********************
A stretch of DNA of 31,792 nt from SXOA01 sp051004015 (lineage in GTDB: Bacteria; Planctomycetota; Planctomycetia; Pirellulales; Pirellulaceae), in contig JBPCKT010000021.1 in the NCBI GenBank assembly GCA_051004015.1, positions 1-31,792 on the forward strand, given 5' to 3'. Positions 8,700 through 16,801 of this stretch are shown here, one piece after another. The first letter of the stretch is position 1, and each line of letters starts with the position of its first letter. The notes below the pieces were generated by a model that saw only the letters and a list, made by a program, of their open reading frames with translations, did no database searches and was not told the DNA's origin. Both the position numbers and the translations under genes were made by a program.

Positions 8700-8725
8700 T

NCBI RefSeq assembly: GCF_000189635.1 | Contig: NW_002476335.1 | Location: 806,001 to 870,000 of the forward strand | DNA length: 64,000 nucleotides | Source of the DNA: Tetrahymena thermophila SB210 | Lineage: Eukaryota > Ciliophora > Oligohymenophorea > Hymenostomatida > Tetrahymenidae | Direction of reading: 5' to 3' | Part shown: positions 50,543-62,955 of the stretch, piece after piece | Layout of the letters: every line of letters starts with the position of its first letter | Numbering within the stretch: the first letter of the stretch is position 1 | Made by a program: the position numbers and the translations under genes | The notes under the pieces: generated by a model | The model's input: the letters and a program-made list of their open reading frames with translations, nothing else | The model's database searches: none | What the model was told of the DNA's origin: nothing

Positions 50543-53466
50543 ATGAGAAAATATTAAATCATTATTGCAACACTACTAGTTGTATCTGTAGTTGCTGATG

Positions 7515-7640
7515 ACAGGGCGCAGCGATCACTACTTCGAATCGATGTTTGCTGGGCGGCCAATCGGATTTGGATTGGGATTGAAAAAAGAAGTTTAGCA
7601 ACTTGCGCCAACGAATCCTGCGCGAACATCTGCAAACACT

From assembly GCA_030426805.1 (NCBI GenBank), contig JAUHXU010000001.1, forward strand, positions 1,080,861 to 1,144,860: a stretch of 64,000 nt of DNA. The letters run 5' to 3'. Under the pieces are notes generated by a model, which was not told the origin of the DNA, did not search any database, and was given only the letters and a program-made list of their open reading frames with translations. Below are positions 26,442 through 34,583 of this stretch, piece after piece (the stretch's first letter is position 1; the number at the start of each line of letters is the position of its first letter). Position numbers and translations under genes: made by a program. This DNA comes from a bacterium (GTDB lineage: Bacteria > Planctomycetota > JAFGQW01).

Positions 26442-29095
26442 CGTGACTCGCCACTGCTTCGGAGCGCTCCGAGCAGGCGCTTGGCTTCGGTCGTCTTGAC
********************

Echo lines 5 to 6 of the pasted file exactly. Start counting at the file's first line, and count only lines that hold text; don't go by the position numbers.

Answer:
Positions 50543-53466
50543 ATGAGAAAATATTAAATCATTATTGCAACACTACTAGTTGTATCTGTAGTTGCTGATG